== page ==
In law and in cultural anthropology, affinity is the kinship relationship created or that exists between two people as a result of someone's marriage. It is the relationship which each party to a marriage has to the relations of the other partner to the marriage; but does not cover the marital relationship itself. Laws, traditions and customs relating to affinity vary considerably, sometimes ceasing with the death of one of the marriage partners through whom affinity is traced, and sometimes with the divorce of the marriage partners. In addition to kinship by marriage, "affinity" can sometimes also include kinship by adoption or a step relationship.
Unlike blood relationships (consanguinity), which may have genetic consequences, affinity is essentially a social or moral construct, at times backed by legal consequences.
In law, affinity may be relevant in relation to prohibitions on incestuous sexual relations and in relation to whether particular couples are prohibited from marrying. Which relationships are prohibited vary from jurisdiction to jurisdiction, and have varied over time. In some countries, especially in the past, the prohibited relationships were based on religious laws. In some countries, the prohibition on sexual relations between persons in an affinity relationship may be expressed in terms of degrees of relationship. The degree of affinity is considered the same as the consanguineal level a couple was joined, so that, for example, the degree of affinity of a husband to his sister-in-law is two, the same as the wife would be to her sister on the basis of consanguinity. The degree to the wife's parent or child is one, and to an aunt or niece it is three, and first cousin it is four. Though adoption and step relationships are cases of affinity, they are normally treated as consanguinity.
In law, affinity relatives by marriage are known as affines.
More commonly, they are known as or family-in-law, with affinity being usually signified by adding to a degree of kinship. This is standard for the closest degrees of kinship, such as father-in-law, daughter-in-law, brother/sister-in-law, etc., but is frequently omitted in the case of more extended relations. As uncle and aunt are frequently used to refer indifferently to friends of the family, the terms may be used without specifying whether the person is a cognate or affine. Similarly, the spouse of a cousin may not be called a relation at all or may be referenced as a "cousin by marriage".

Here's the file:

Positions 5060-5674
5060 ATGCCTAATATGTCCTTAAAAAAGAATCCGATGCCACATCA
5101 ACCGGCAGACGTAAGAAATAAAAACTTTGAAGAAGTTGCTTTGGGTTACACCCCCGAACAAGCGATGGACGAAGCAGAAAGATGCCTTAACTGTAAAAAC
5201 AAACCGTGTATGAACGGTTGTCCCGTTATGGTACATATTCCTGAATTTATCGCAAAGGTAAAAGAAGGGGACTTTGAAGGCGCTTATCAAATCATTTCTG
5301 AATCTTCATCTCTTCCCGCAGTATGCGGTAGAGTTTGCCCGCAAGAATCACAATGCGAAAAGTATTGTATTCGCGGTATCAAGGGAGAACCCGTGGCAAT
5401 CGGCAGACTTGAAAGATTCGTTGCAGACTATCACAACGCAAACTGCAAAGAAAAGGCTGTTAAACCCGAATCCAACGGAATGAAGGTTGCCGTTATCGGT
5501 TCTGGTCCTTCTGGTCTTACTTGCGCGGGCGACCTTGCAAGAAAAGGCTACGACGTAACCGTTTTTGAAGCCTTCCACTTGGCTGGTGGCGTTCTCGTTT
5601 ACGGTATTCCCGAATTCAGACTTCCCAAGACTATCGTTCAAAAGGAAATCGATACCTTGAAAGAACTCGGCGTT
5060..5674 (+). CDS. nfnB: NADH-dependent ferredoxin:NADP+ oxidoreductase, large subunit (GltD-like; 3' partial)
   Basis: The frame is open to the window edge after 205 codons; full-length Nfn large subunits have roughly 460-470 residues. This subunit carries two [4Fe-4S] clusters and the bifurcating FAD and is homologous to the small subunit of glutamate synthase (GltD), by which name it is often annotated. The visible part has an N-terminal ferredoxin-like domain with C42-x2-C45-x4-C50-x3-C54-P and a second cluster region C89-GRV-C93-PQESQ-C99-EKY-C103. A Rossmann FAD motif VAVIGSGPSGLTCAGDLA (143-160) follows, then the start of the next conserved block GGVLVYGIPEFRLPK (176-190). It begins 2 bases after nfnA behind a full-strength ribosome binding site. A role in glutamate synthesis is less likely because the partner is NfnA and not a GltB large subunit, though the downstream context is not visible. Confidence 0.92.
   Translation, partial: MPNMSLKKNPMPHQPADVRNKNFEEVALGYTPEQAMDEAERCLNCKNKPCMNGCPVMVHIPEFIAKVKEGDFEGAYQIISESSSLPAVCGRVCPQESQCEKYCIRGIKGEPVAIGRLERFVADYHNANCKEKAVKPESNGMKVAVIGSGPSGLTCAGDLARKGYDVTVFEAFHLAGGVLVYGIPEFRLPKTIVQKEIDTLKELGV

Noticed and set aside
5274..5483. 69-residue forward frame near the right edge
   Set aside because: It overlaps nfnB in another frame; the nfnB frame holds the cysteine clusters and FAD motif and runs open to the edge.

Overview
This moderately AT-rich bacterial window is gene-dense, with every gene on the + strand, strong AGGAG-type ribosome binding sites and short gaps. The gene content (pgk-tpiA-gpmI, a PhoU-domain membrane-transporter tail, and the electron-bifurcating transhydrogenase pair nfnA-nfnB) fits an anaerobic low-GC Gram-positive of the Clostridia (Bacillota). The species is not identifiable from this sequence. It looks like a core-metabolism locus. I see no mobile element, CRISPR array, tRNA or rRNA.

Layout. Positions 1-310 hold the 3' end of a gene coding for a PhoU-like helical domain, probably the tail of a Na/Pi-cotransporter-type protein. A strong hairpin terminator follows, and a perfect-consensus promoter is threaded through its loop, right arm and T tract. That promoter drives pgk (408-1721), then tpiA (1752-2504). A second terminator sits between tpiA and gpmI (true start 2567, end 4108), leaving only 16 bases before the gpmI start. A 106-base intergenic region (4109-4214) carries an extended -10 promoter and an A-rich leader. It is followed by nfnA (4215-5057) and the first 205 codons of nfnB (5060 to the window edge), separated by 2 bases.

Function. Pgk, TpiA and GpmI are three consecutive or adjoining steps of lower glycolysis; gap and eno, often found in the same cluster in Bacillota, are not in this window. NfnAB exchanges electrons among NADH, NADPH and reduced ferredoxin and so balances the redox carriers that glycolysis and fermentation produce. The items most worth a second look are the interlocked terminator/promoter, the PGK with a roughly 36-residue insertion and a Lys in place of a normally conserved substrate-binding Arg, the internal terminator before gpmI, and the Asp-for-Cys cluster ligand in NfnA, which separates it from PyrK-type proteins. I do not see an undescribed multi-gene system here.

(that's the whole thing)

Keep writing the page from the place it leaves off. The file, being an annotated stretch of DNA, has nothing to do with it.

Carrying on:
In South Africa, sexual relations are prohibited within the first degree of affinity, that is, where one person is the direct ancestor or descendant of the spouse of the other person.
Brazilian law, by the Article 1521 of the Civil Code, also extends the invalidity of marriage between parents and children to grandparents and grandchildren or any other sort of ascendant-descendant relationship (both consanguineous and adoptive), parents-in-law and children-in-law even after the divorce of the earlier couple, as well as to stepparents and stepchildren, and former husbands or wives to an adoptive parent who did this unilaterally (regarded as an equivalent, in families formed by adoption, to stepparents and stepchildren); and extends the invalidity of marriage between siblings to biological cousin-siblings.
In Michigan, sexual contact between persons related "by blood or affinity to the third degree" are chargeable as criminal sexual conduct in the 4th degree and punishable by a 2-year sentence or a fine of up to $500 or both.